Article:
And, while many tea aficionados might be happy with Earl Grey, there are other, rather grown-up, drinks on offer, too: specifically, tea cocktails. At Hix, cocktail guru Nick Strangeway has devised a range of drinks that include specialist teas from The Rare Tea Company: one blends Hedonism grain whisky with Lillet Blanc (a French apéritif) and an infusion of black tea. He serves it with thinly sliced buttered toast and marmalade.
Strangeway also combines tequila with jasmine tea, “with a little lime juice and a dash of agave syrup. It’s like a long lemonade: very refreshing, and perfect on a spring afternoon.” He sees tea as “a great weapon in the barman’s armoury, and it’s very traditional, too: early versions of punch were often topped up with tea.
“The trick is not to over-infuse it. With green tea, I just pour hot water over the leaves to open them out, then top it up with cold water and leave it in the fridge overnight: that way you trap all the floral aromas but you don’t extract too many of the tannins.”
In the beautifully restored bar at the St Pancras Renaissance Hotel, The Gilbert Scott serves splendid tea cocktails – one blends white tea with pear eau de vie, caraway-scented kümmel and orange zest – alongside Mrs Beeton’s cheese butterflies, miniature Eccles cakes and peanut caramel choc ices in a little silver bowl (£29): remarkably, it is becoming increasingly popular with French guests en route to the Eurostar.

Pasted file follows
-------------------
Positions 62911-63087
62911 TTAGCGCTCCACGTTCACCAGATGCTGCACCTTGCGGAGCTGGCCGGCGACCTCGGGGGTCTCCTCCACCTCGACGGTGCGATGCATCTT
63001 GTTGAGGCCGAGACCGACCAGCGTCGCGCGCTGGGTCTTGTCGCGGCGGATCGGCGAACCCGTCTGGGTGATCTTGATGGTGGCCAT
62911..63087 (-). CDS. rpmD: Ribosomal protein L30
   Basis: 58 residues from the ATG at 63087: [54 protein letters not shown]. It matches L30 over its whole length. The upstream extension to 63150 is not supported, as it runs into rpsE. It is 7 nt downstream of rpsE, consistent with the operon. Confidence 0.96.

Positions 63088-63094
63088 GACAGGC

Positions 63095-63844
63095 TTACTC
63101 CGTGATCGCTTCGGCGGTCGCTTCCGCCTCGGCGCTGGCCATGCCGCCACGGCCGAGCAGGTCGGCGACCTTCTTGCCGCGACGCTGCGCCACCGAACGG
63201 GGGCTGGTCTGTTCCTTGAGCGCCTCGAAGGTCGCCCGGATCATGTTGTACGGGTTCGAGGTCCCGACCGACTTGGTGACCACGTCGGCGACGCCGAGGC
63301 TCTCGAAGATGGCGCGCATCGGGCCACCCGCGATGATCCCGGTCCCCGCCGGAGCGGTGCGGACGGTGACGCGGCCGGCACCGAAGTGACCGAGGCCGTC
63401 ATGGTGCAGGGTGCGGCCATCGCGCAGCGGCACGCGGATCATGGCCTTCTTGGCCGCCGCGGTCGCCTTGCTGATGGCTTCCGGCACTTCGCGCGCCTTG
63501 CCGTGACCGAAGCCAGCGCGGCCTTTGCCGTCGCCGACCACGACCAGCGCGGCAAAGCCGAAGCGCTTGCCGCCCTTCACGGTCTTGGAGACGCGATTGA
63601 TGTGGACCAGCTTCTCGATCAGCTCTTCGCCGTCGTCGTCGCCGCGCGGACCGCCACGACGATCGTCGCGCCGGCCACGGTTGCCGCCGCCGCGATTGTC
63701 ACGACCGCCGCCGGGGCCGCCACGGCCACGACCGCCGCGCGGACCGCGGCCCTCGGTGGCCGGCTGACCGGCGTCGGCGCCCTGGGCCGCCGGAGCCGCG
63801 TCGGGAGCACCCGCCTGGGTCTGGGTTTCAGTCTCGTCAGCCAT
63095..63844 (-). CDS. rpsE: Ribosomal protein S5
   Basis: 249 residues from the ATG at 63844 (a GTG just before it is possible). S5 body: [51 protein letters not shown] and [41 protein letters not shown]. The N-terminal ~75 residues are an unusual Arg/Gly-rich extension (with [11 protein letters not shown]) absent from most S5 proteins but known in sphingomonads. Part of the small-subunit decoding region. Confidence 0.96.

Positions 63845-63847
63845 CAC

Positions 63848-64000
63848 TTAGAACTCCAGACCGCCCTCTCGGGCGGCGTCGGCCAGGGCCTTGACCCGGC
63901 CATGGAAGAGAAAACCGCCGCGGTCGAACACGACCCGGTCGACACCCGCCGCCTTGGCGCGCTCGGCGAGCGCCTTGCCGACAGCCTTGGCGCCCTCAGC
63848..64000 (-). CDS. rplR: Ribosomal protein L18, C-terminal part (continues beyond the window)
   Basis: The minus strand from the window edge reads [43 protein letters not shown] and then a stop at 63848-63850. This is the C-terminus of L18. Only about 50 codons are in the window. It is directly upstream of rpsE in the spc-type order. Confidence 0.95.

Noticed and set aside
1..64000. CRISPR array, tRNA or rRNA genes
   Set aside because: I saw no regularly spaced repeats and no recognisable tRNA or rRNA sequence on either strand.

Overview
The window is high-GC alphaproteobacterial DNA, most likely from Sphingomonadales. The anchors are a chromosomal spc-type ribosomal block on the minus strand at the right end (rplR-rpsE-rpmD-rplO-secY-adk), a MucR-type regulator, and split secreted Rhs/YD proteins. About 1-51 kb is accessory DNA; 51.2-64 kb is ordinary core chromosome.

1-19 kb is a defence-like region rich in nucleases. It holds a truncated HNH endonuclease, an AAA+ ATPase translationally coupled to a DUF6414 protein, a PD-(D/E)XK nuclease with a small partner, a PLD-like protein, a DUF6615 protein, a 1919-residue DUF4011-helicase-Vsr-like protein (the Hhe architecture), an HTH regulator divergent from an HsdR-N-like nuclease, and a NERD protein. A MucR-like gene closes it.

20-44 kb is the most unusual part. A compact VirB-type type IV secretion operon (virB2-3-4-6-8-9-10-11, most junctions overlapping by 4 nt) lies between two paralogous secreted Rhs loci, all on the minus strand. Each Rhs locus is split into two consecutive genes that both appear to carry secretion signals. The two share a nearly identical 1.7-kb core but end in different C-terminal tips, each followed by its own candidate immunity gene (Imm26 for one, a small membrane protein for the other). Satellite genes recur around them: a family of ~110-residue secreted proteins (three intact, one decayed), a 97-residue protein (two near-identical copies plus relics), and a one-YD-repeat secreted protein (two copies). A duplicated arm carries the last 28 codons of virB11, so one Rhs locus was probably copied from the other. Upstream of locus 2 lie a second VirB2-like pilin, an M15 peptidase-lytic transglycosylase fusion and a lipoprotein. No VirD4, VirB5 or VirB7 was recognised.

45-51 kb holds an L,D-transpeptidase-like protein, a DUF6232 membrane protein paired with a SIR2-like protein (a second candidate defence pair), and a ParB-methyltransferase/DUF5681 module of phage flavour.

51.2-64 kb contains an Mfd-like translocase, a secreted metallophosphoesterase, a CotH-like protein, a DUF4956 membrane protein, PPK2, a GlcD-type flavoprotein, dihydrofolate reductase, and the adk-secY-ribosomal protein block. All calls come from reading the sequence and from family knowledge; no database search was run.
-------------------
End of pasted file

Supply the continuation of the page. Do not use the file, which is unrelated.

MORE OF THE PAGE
At The Mandeville Hotel, just north of Oxford Street, fashionistas can indulge in Zandra Rhodes’s Iconic Afternoon Tea (£26.50), served on her fine-bone-china designs for Royal Doulton, with meringues the same shade as her shocking-pink hair. Her memories of afternoon tea, though, are rather different. “I grew up in Chatham in Kent, and we used to have a fish tea on Sundays, with winkles and bread and butter. We’d toast crumpets in front of the fire and eat them with Marmite, and when I came up to town with my mother, we’d go to the Lyons Corner House for tea.